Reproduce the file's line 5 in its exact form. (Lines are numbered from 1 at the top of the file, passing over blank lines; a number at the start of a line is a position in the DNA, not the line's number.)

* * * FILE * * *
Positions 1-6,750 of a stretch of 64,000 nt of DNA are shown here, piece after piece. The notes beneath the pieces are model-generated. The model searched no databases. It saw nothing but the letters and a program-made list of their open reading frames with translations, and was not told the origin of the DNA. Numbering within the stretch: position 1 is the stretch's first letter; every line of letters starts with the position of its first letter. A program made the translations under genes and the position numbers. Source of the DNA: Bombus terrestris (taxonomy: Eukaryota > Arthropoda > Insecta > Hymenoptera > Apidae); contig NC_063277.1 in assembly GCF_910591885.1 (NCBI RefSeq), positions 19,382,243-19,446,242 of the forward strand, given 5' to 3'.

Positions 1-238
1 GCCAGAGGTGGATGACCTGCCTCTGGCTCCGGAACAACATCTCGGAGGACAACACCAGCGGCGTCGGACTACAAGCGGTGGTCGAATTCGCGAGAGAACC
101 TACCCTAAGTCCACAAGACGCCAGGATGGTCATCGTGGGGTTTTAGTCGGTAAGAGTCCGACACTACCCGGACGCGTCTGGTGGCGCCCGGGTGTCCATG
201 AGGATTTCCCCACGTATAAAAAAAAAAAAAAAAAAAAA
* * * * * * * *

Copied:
201 AGGATTTCCCCACGTATAAAAAAAAAAAAAAAAAAAAA